National briefs: Slain general brought home

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DOVER, Del. — The remains of Army Maj. Gen. Harold J. Greene, the first U.S. general killed in a combat zone since the Vietnam War, arrived at Dover Air Force Base in Delaware on Thursday. In traditional fashion, U.S. soldiers carried out the fallen service member from an aircraft to a waiting military vehicle and then to the mortuary.

On Thursday, two Army officials were there, Gen. Raymond Odierno, the chief of staff, and Army Secretary John McHugh. Also attending were the upstate New York native’s wife, retired Army Col. Sue Myers, a daughter, Amelia, and a son, Matthew, a recent graduate of the U.S. Military Academy at West Point.

Gen. Greene, 55, was killed Tuesday in Afghanistan at the Marshal Fahim National Defense University, a training academy for Afghan officers west of Kabul. A lone gunman is said to have opened fire with a machine gun from about 100 yards away, hitting the general several times and wounding at least 15 others.

Ebola outbreak

WASHINGTON — Western Africa’s raging Ebola outbreak may produce more victims than the combined tally of all previous epidemics of the deadly virus, the head of the U.S.’s disease tracking agency told members of the House Foreign Affairs Committee.

Thomas Frieden, the director of the U.S. Centers for Disease Control and Prevention, called the outbreak a crisis, though one that can be stopped by “core public health interventions” — quickly diagnosing patients and isolating them before they can infect others.

Obama signs new vets law

FORT BELVOIR, Va. — Tens of thousands of military veterans who have been enduring long waits for medical care should be able to turn to private doctors almost immediately under a law signed Thursday by President Barack Obama.

Other changes will take longer under the $16.3 billion law, which is the government’s most sweeping response to the problems that have rocked the Veterans Affairs Department and led to the ouster of Eric Shinseki as VA secretary.

Veterans who have waited at least a month for a medical appointment or who live at least 40 miles from a Veterans Affairs hospital or clinic now will be able to see private doctors at government expense.

Little drought relief

SAN JOSE, Calif. — A powerful El Nino that had been emerging in the Pacific is fizzling out, evaporating hopes it will deliver a knockout punch to California’s three-year drought.

A new report from scientists at the National Oceanic and Atmospheric Administration decreases the probability of an El Nino — the condition that occurs when warm Pacific Ocean water at the equator affects the jet stream — to 65 percent starting in October, down from 82 percent in June.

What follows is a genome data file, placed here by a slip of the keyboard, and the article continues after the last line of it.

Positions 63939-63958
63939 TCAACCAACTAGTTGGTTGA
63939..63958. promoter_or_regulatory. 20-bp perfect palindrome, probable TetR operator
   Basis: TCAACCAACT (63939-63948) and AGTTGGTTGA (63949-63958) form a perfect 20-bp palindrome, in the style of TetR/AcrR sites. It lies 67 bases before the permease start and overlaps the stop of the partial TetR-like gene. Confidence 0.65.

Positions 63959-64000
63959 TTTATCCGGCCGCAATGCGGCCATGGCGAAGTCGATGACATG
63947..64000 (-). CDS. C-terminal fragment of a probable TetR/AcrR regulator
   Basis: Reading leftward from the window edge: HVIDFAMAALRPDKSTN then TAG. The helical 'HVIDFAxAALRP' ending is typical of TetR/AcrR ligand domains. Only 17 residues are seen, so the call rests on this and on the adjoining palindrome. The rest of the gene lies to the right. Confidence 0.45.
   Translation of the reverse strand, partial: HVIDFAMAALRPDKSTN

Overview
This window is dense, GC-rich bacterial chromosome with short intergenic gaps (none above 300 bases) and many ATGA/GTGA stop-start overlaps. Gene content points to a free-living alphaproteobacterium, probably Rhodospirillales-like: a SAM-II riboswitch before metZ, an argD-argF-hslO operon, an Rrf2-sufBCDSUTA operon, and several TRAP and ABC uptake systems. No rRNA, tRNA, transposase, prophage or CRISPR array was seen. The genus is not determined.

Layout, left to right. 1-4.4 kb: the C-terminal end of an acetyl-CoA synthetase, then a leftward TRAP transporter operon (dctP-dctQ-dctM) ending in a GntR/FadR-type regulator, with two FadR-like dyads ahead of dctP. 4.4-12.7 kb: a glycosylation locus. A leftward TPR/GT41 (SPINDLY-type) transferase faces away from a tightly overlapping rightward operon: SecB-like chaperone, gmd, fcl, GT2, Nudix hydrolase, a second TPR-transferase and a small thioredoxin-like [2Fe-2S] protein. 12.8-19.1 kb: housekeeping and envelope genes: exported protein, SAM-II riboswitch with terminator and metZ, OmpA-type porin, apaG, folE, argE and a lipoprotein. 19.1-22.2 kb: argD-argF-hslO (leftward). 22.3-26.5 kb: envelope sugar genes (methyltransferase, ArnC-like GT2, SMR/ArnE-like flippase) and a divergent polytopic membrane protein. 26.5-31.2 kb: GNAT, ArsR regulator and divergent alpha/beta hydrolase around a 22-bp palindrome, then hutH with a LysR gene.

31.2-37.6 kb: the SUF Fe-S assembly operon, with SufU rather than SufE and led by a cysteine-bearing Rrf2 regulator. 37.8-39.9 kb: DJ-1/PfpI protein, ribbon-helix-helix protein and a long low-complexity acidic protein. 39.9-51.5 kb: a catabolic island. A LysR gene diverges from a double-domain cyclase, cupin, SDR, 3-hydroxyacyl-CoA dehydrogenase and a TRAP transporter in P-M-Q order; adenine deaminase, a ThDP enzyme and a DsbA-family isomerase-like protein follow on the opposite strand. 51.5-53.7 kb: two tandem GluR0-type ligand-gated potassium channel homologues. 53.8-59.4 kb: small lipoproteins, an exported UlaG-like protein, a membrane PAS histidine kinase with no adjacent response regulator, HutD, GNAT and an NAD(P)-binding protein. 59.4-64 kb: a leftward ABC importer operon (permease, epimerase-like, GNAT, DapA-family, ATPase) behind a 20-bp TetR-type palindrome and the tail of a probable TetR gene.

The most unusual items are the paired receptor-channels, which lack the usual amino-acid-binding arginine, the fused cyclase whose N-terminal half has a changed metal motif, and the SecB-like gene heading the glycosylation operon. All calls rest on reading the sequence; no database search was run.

Airline stowaway

SAN FRANCISCO — The woman who flew from San Jose to Los Angeles without a boarding pass was a homeless loner who was briefly ordered into mental treatment earlier this year because of her past attempts to sneak aboard flights, officials said.

Marilyn Jean Hartman — who tried to sneak aboard flights a half-dozen times in the past — made at least three attempts on Monday before she finally went past a screener who was busy checking a family’s documents at Mineta San Jose International Airport.

Montana U.S. senator

HELENA, Mont. — U.S. Sen. John Walsh of Montana has dropped his election bid under pressure from fellow Democrats following a plagiarism scandal, the Montana Democratic Party said on Thursday.

Mr. Walsh, appointed to the post by Montana Gov. Steve Bullock earlier this year to replace outgoing Sen. Max Baucus, was already seen as vulnerable to a strong Republican opponent in advance of November's election.

Tennessee GOP primary

NASHVILLE, Tenn. — Republican Lamar Alexander became the latest U.S. senator to fend off a Tea Party challenge in a primary race Thursday, defeating a state senator who had used a familiar tactic in trying to cast him as an out of touch insider.

In Tennessee, State Sen. Joe Carr had high-profile endorsements from tea party-allied figures, but he could not overcome Alexander’s fundraising advantage and 40 years in Tennessee politics. He had about 38 percent of the vote with 24 percent of precincts reporting, compared with about 52 percent for Mr. Alexander.


— Compiled from wire reports


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